Microlending

What Is Microlending?

Microlending is the method of issuing small loans called microloans to small business owners. These small business owners—often in developing countries—may not have access to traditional financial products or financial institutions. Instead, these small businesses work through non-traditional loan service channels to secure financing needs.

Key Takeaways

  • Microlending is the process of connecting a borrower and a lender for a non-traditional, smaller loan.
  • A borrower usually uses microloans if they do not have access to local financial institutions, if they have poor credit, or if they want a loan smaller than what their bank will allow.
  • Investors turn to microloans to earn higher rates of return and diversify their portfolios across different types of debt and different loans.
  • Microlending is heavily supported by peer-to-peer lending digital capabilities that connect borrowers, investors, and lending platforms across the world.
  • There are many different microloan platforms online, each with varying loan requirements, fees, and policies.

How Microlending Works

The origins of microlending are often tied back to Grameen Bank. Founded in 1976 by Muhammad Yunus, the bank would make small loans to Bangladeshi women who made baskets. This process required a specialized lending institution to be in the vicinity of the borrower to facilitate and oversee the loan.

Microlending is prevalent through government financing as the United States Small Business Association also runs a microloan program. To apply for a loan, a small business must often meet with a local intermediary. This intermediary review's the business's application including evaluating a company's creditworthiness and compliance with loan requirements. Microloans through the SMA may come with the requirement to fulfill training requirements to secure financing. Though microloans can be issued for up to $50,000, the average SBA microloan is $13,000.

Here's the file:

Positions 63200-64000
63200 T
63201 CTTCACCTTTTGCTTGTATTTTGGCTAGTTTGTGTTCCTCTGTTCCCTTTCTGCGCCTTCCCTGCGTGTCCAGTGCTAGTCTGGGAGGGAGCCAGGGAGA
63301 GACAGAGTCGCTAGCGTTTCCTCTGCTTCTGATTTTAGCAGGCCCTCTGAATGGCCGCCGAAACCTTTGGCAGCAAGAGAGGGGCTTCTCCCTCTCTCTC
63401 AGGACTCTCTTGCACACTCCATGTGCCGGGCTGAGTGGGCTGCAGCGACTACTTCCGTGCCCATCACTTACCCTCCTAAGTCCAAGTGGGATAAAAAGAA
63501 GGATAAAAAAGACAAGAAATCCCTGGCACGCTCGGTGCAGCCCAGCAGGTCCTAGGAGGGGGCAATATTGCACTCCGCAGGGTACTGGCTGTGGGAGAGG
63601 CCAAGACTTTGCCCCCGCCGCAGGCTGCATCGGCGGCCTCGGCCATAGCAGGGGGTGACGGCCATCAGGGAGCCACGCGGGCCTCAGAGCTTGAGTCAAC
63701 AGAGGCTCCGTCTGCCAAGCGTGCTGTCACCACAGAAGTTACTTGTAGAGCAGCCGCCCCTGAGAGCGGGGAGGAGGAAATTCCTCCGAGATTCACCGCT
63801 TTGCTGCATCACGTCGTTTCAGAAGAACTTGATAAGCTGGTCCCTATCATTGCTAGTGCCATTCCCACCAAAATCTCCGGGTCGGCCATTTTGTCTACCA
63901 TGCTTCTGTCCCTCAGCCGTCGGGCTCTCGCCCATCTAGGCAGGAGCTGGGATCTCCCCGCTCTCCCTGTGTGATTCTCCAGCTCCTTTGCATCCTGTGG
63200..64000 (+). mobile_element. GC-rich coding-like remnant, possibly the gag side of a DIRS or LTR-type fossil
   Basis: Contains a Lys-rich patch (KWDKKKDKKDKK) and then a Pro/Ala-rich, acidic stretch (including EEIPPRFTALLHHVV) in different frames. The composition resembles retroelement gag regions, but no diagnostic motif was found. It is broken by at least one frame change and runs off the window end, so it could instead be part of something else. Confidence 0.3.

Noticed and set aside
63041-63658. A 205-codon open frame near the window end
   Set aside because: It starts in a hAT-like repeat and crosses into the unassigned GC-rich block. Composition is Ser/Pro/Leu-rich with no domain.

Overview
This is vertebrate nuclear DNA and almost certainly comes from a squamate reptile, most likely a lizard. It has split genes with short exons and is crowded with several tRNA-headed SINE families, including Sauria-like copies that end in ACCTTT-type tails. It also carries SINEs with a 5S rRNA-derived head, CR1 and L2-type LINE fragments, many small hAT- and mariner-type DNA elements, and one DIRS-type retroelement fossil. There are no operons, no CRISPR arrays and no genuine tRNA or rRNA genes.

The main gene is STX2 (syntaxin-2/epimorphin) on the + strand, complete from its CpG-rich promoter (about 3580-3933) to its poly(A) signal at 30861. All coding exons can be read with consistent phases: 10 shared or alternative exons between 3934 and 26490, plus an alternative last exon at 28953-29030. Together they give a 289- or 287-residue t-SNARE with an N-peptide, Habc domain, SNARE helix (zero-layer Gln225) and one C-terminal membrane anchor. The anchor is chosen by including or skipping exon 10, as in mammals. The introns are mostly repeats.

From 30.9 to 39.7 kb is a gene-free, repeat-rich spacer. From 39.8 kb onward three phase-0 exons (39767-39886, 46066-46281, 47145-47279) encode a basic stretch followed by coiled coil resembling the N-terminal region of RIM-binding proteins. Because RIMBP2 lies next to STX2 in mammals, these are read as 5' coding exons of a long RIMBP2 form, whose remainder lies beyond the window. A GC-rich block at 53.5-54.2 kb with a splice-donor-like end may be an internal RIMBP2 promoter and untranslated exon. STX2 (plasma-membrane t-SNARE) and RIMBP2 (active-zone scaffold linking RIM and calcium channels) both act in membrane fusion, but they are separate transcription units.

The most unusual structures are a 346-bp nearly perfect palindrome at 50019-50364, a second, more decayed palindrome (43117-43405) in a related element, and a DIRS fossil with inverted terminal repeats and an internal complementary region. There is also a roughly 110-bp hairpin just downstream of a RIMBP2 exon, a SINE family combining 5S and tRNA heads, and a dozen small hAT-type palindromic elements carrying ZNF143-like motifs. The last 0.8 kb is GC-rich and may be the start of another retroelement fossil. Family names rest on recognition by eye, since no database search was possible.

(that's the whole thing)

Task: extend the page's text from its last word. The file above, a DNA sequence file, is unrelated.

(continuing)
Today, microloans are heavily digitized to introduce new lenders to the space. Private microlending platforms often require a borrower to select a loan purpose and loan amount. Upon receipt of the full application, the lending platform will assess the borrower's creditworthiness and assign terms to the loan. Some microloan platforms will solicit investments from a variety of private investors before funding the loan.

Similar to other loan products, a borrower often has amortizing payment schedule. This schedule often dictates a fixed payment amount, although the payment usually gradually increases the amount of principal paid each month and gradually decreases the amount of interest paid each month.

As a result of the COVID-19 pandemic, there was a statistically significant increase in the number of microloans applied for as well as an increase in the amount of credit requested.

Peer-To-Peer Financing